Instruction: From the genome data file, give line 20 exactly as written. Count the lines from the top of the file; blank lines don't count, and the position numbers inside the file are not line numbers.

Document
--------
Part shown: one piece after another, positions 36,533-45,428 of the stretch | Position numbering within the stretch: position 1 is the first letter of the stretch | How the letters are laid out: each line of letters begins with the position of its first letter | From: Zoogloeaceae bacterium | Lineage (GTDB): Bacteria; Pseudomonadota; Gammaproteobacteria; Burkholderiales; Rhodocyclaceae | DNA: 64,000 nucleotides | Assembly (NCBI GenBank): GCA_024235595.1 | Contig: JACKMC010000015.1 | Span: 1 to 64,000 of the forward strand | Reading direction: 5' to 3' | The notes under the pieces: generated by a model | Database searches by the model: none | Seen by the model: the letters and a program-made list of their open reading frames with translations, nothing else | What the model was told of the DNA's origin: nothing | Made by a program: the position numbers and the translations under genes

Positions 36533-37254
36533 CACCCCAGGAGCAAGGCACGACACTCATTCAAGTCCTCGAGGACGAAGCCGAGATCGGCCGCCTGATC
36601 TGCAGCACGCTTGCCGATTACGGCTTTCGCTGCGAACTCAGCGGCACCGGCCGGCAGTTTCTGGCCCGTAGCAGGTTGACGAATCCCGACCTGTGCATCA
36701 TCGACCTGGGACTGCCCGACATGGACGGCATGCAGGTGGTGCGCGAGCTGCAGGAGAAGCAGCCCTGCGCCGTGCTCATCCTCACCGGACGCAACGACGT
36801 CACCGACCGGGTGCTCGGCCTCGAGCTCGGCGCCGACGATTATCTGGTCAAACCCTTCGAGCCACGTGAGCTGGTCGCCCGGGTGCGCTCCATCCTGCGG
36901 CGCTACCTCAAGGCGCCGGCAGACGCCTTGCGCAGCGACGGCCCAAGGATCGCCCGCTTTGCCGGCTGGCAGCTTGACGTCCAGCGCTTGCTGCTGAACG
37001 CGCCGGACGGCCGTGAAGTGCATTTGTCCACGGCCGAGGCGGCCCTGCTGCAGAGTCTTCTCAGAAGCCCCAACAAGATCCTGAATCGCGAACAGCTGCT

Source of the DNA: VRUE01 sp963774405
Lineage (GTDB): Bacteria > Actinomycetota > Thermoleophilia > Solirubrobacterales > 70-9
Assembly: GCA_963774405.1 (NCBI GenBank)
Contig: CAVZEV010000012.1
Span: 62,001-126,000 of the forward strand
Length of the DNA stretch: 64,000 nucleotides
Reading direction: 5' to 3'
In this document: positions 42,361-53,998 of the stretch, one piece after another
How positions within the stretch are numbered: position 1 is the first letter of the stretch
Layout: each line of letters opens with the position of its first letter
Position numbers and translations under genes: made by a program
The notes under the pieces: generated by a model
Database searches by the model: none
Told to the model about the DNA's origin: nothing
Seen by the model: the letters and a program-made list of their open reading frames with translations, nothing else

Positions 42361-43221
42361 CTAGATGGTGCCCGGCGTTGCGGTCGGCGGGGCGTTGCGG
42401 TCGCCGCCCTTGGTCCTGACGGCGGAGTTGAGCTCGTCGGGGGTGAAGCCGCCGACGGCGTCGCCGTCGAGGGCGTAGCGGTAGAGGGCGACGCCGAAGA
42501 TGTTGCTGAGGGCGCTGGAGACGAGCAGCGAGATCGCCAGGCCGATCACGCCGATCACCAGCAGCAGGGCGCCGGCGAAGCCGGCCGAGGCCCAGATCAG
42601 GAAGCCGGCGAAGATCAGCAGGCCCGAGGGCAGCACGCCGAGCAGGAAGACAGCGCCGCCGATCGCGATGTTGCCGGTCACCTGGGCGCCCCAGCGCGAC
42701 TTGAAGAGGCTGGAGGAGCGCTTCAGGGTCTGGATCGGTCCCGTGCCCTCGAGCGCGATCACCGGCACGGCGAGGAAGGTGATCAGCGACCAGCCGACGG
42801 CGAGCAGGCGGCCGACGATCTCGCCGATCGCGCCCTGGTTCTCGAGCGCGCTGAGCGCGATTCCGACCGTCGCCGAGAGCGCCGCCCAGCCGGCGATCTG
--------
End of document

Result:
The notes under the pieces: generated by a model